His family isn't even sure what type blood he had. After he disappeared, Kiser's family contacted hospitals and clinics where he had been a patient, trying to determine what his blood type was.

    They had no luck, however
    .

    Kiser's family members have several different theories about what happened to him. They agree, however, that whatever happened took place at his old trailer.

    "I believe he went to that trailer and that somebody was waiting on him. And I believe he was took off in his own vehicle," said Marlene Gullett, Phillips' daughter and Kiser's niece.

    Gullett, who was just six years younger than Kiser and was close to him growing up, has kept her own case file on his disappearance. The large brown, accordion-type envelope is filled with information she has collected about the case. She also has old newspaper stories and other documents relating to his disappearance.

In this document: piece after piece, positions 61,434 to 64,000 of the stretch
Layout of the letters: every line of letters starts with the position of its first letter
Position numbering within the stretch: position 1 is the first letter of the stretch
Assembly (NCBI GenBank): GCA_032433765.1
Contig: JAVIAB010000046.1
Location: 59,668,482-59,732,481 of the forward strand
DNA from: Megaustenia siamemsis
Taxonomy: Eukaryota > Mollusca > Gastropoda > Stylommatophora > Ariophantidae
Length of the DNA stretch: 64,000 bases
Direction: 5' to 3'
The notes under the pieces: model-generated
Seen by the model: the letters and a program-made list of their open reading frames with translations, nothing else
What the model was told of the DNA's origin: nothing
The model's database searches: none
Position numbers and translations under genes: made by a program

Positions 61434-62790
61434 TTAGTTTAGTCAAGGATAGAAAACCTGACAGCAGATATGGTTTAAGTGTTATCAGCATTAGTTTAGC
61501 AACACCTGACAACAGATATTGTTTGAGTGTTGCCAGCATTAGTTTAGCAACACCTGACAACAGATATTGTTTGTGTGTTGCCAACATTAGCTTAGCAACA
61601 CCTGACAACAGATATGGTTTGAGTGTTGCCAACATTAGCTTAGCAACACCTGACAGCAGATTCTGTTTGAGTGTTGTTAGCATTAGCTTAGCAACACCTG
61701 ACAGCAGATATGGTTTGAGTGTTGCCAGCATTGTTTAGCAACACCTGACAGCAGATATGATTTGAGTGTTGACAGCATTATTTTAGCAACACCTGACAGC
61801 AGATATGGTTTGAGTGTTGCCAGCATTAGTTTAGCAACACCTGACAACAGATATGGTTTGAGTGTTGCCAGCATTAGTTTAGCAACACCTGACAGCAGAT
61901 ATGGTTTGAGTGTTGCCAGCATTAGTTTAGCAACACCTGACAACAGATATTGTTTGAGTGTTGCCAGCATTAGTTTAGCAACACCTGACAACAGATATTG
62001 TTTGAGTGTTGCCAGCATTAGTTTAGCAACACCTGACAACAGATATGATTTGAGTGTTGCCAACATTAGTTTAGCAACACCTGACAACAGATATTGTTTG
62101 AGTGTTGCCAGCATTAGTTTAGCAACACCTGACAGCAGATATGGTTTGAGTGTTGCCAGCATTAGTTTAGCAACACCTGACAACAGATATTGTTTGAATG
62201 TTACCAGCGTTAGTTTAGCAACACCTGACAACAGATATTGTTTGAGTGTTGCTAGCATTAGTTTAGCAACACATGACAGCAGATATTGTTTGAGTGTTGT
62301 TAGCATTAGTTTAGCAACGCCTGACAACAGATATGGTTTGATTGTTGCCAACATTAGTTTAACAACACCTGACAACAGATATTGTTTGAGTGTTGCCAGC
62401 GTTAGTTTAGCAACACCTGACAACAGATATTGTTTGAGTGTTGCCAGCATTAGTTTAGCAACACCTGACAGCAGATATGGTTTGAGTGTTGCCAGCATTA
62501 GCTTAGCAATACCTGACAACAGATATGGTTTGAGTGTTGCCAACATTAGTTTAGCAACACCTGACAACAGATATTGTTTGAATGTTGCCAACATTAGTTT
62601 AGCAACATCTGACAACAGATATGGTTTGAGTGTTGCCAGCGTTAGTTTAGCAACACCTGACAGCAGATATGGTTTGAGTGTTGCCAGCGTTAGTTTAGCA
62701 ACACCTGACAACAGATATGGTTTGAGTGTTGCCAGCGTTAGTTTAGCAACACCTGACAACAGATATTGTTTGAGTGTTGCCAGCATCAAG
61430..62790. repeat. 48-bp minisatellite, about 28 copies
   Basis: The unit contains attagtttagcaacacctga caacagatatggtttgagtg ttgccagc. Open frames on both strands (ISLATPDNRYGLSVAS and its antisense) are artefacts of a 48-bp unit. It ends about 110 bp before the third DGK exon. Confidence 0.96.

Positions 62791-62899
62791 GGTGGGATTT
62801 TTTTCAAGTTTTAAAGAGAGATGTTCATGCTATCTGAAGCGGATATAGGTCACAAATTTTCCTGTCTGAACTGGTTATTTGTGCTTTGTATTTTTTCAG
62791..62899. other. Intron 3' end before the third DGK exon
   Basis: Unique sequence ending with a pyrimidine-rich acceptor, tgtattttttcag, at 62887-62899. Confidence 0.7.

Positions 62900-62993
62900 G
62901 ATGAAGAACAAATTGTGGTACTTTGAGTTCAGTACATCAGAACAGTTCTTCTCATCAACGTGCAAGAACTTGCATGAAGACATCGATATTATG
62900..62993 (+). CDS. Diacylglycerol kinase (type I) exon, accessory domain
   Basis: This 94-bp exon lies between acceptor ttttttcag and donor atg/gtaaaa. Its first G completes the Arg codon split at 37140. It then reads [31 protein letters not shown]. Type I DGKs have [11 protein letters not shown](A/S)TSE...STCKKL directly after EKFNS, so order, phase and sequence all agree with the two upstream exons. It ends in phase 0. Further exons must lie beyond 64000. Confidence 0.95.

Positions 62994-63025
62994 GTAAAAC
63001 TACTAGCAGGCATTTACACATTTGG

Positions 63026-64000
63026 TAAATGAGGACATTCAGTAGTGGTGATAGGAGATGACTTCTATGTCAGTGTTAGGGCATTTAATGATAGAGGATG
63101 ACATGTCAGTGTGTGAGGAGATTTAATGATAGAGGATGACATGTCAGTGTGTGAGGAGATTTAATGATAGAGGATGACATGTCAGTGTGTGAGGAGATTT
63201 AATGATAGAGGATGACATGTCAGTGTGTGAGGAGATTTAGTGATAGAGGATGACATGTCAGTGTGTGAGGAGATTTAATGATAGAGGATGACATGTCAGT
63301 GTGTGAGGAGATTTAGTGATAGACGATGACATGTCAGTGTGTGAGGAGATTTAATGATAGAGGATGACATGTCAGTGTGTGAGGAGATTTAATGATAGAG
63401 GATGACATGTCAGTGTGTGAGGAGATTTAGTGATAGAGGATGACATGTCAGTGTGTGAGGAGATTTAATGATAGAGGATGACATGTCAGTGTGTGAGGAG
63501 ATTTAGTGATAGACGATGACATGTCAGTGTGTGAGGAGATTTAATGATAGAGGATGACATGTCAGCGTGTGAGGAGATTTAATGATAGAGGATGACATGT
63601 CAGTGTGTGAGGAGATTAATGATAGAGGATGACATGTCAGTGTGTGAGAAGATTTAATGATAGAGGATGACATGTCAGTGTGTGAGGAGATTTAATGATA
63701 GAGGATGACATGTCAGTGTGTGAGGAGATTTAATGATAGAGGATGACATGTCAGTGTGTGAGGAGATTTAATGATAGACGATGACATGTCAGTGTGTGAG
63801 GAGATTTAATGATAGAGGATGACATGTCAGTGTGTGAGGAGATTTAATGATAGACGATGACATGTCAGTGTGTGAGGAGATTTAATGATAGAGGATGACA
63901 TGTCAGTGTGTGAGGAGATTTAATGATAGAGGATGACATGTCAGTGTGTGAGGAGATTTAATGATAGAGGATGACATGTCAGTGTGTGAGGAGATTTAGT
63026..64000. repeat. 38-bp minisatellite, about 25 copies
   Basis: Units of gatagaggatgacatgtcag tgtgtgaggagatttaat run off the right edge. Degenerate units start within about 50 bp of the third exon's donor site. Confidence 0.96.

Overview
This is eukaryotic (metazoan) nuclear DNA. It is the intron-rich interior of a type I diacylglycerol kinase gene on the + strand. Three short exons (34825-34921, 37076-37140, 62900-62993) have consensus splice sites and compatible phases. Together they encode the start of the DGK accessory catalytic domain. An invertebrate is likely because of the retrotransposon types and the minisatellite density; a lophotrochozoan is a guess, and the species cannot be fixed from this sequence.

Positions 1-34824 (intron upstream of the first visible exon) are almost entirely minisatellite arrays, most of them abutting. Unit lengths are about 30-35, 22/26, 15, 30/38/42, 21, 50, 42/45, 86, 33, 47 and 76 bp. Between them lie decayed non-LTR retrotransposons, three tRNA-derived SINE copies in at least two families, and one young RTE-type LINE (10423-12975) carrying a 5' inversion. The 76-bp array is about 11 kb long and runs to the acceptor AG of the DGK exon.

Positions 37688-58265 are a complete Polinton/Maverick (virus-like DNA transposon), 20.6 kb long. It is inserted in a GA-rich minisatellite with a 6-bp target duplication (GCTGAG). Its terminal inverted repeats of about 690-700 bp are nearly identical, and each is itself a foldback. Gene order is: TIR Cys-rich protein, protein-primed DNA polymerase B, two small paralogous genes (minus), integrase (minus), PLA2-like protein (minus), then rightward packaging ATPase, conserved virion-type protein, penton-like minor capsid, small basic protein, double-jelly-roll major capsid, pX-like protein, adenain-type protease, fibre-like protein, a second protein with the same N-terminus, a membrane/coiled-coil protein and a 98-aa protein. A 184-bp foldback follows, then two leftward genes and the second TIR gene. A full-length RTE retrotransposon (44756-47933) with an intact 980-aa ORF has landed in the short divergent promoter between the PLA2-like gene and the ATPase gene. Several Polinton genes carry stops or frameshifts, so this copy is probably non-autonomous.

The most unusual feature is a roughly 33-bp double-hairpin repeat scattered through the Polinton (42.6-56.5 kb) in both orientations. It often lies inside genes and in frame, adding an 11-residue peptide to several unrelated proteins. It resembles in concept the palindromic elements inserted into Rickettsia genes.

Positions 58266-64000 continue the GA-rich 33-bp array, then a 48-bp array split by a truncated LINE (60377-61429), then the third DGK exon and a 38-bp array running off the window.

Anytime someone called with tips about his whereabouts, Gullett grabbed the first thing she found to write on and took down the caller's information. "I've got notes everywhere,
    because we just thought any day he'd be found," she noted.

    It turned out, however, that he never was.

    TODAY

    At the property where Kiser's family believes something could have happened to him, weeds are now waist high, beginning to change from green to brown as colder weather approaches.

    After more than a decade, the mobile home is falling apart. The ceiling is falling in and the floor is rotting out. Gullett is still able to point out, however, what is alleged to be small blood stains in the room at the back of the house.

    Milton Kiser has paid taxes on the land since his brother went missing, and little has changed about the place since his disappearance.